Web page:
Solution design & procurement approach v1


Published on

A presentation discussing some of the issues relating to the application of Agile approaches to Solution Design while maintaining Risk Mitigation

Published in: Business, Technology
  • Be the first to comment

  • Be the first to like this

No Downloads
Total views
On SlideShare
From Embeds
Number of Embeds
Embeds 0
No embeds

No notes for slide

Solution design & procurement approach v1

  1. 1. A Hybrid SDLC Solution Design & Procurement Approach
  2. 2. Contents Section # Section Purpose Starts slide: 1. “Standard” Solution Life Cycle (Waterfall) – The Context 2. Solution Development Life Cycle – Waterfall versus Agile? 3. How do we Accommodate (more-) Agile Approaches? 4. Solution Design Approach – When & Who? 5. Solution Design Approach – How & What? 6. Solution Design & Procurement Approach (Managed Sandpits – Why?) 7. Solution Design & Procurement Approach (Managed Sandpits Scenario – What?) 8. Solution Design & Procurement Approach (Managed Sandpits Scenario – How?) 9. Solution Design & Procurement Approach (Managed Sandpits Scenario – Who?) 10. Solution Design & Procurement Approach (Managed Sandpits Scenario – Where?) 2Solution Design & Procurement Approach01/04/2014
  3. 3. SECTION 1 “Standard” Solution Life Cycle (Waterfall) – The Context 3Solution Design & Procurement Approach01/04/2014
  4. 4. OperateShapeConcept Problem Definition & Impact Assessment Feasibility Assessment High Level Design Deliver Detailed Design Build Test Implement Production Feedback • UK Government and its suppliers has, in the past, built a whole industry around this Life Cycle, typified by Prince II Project Management Methodology. • It is a lifecycle that is very commonly implemented – its attraction is that this delineation of phasing permits “checkpoints” at which a meaningful review and re-alignment (re-scoping or even cancellation) can take place, thereby de-risking the process, something which is greatly-prized by many stakeholders in solution life cycle process The “Standard” Waterfall Solution Lifecycle 4Solution Design & Procurement Approach01/04/2014 However: • The “Checkpoint” approach creates a cottage industry of assurance – by people without the technical skills to actually validate the solution, and thereby have to rely on documentation (creating its own cottage industry) – ADDED COST • Errors or incorrectly specified requirements found during the test or implement stages are extremely costly to go back & correct – ADDED COST • The process is invariably long-winded from beginning-to-end, which usually means that requirements change during the life of the project,. Invoking expensive and time-consuming Change Control. Worse, lengthy projects always experience personnel changes, with resultant changes in thinking & approach – ADDED COST, RISK
  5. 5. SECTION 2 Solution Development Life Cycle – Motivation for (more-)Agile Approaches 5Solution Design & Procurement Approach01/04/2014
  6. 6. Agile versus Waterfall Agile Waterfall Individuals & Interactions Processes & Tools Working Software Comprehensive Documentation Customer Collaboration Contract Negotiation Responding to Change Following a Plan 6Solution Design & Procurement Approach01/04/2014 Quality Features CostTime Quality Features CostTime Principles • Focus on the Business Need • Deliver on Time • Collaborate • Never Compromise on Quality • Build iteratively from firm foundations • Deliver Iteratively • Communicate continuously and clearly • Demonstrate control Variable Fixed WaterfallAgile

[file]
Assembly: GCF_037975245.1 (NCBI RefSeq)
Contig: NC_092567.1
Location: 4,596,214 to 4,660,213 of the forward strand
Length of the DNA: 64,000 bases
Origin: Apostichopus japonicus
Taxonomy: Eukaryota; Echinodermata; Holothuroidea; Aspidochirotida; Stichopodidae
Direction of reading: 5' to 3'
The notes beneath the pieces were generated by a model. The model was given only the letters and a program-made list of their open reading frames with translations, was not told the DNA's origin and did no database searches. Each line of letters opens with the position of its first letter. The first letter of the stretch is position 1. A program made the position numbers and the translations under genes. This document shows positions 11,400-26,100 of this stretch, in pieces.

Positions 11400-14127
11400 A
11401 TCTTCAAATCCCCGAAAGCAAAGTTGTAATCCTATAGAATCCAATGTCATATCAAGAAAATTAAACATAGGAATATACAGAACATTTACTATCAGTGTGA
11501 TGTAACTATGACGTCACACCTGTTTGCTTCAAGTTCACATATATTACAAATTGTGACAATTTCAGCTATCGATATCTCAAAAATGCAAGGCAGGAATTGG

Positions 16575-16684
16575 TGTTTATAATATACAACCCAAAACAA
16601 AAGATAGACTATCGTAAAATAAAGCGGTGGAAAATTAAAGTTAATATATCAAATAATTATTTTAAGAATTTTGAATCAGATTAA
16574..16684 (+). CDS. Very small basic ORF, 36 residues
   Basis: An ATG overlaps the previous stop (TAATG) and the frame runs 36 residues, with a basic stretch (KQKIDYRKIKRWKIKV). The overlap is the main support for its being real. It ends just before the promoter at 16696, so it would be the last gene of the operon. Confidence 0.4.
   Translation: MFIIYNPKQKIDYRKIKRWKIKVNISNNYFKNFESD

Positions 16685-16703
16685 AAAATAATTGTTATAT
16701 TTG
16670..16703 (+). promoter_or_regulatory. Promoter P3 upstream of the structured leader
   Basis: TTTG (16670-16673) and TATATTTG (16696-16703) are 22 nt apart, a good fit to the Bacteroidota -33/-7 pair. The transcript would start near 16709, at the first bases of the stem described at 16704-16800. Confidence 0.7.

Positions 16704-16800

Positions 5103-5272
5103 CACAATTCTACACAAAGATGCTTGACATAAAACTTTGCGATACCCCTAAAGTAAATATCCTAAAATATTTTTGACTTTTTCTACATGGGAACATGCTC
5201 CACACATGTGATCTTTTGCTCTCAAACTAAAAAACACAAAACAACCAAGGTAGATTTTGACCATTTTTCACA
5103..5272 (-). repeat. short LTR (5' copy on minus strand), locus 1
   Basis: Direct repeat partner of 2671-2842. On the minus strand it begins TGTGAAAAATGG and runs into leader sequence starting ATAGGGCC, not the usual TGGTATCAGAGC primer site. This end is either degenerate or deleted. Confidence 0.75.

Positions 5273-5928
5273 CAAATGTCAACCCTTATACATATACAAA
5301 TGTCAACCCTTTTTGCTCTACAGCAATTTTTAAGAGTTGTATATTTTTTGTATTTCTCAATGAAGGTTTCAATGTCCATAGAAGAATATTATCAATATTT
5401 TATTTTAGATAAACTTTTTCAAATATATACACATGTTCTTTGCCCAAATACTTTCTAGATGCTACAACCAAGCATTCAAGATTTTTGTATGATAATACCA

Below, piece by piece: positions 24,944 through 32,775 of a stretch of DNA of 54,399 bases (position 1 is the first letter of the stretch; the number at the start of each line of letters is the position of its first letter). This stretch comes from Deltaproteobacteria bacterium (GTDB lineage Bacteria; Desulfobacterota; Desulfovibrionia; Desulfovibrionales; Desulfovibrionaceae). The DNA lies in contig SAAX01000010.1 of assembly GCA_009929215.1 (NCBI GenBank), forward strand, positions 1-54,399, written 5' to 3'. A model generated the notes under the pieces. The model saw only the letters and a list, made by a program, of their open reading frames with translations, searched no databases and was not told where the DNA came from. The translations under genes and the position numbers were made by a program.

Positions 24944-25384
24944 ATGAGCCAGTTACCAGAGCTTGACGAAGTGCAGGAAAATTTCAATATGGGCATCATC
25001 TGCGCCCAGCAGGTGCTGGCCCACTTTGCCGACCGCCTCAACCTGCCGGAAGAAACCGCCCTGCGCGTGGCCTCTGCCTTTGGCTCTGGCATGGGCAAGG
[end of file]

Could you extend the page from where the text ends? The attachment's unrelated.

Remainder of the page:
7. 7. Motivation for Agile Approach Agile approaches are very suited to implementation of packaged software or outsourced services. They are also used to a greater or lesser degree by mature organisations in the development of software application components, where it is felt that they can accept the Pareto Rule: In an age where COTS software has become highly-sophisticated through deployment and experience in millions of Use Cases, the hypothesis is that: • 80% of the requirement can be satisfied with 20% of the total effort, and that • common sense tells us we should quit there while we are ahead. The lingering doubt: • Will the 80% work for us? • Is the level of Risk acceptable?
  8. 8. SECTION 3 How do we Accommodate (more) Agile Approaches? 8Solution Design & Procurement Approach01/04/2014
  9. 9. OperateShapeConcept Problem Definition & Impact Assessment Feasibility Assessment High Level Design Deliver Detailed Design Build Test Implement Production Feedback • How do we accommodate “more-Agile” approaches to the Solution Development Life Cycle while retaining Project Governance? • However, there is a fundamental question which is not necessarily dependent upon the type of “agile” that is adopted: Does Agile “kick-in” at the start of requirements elaboration, or at the point where design is stable? • The next few slides elaborate some thoughts on this question The Solution Lifecycle 9Solution Design & Procurement Approach01/04/2014
  10. 10. Iterative Build before Detailed Design 0 OperateShapeConcept Problem Definition & Impact Assessment Feasibility Assessment High Level Design Deliver Detailed Design Build Test Implement Production Feedback 1 2 4 5 6 Quality Gates • In this case, iteration and parallel development by teams working on different “sprints” takes place after the HLD has been reviewed and agreed. Revisions to design are accommodated during the sprint. This is more clearly aligned with pure agile. Update Project Plan Tech Design, Specs Create Detailed Test Cases Develop & Test Demo & Retrospec tives Refine Reqs 10Solution Design & Procurement Approach01/04/2014 Full Business Case Authorised or T&M • If a Fixed Cost Business Case is agreed at this point, the customer is exposed to the risk of incomplete delivery or escalating change control. Depending upon the rigour of the original specification, the supplier may also be faced with an unacceptable level of risk • On the other hand most customers are reluctant to agree to a T&M approach